Looking Deeper Into “Good Will Hunting”

Fun Facts from WIKIPEDIA

  1. The movie staring Matt Damon, Robin Williams  and Ben Affleck was actually written by Damon and Affleck.
  2. It was originally suppose to be a Thriller 
  3. It was filmed in location, Greater Boston area
  4. “The therapy scene took everyone by surprise. According to Damon’s commentary in the DVD version of the film, this caused Johnny (the cameraman) to laugh so hard that the camera’s POV can actually be seen moving up and down slightly as it shows Damon breaking character by also laughing so hard. “
 Although the film was originally suppose to be a thriller, the focus being the FBI pursuit of Will as a g-man. The writer drop that to focus on Will and the therapists relationship. The movie is now a drama. “Dramas are serious, plot-driven presentations, portraying realistic characters, settings, life situations, and stories involving intense character development and interaction” (http://www.filmsite.org/genres.html) . An in fact this movie focuses on the development and growth of Will through this therapist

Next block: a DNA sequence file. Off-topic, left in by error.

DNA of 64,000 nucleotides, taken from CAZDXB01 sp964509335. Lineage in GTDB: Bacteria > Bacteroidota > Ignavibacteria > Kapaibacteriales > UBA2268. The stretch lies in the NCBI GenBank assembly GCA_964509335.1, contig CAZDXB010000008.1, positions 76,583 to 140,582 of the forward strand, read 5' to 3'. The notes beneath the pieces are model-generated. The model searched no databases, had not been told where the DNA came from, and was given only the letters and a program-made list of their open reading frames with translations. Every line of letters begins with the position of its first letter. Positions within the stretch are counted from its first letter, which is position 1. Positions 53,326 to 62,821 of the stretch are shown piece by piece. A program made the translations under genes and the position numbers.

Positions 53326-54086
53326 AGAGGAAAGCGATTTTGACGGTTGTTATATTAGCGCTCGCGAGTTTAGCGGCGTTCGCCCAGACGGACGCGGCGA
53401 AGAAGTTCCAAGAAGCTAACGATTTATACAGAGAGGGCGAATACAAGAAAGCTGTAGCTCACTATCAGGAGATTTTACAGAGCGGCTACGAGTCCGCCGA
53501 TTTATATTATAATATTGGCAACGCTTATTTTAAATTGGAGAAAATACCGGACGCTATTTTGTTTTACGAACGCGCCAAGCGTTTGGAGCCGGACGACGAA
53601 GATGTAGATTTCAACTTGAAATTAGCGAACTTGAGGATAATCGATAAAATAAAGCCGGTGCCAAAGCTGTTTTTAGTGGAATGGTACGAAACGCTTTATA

Other Clips showing that the two men are in fact equal. Notice that the two switch sides of the screen… indicating again that one is not more/less positive than the other. Now , see how in all three clips the POV is at eye level with the characters… as an audience, we are equal to the characters. We are seeing things as they unfold, like we are there. It helps create the genre of “drama” because the movie seems more “life-like”.

Reading A Clip from “Good Will Hunting” Park Scene


Take One: No Audio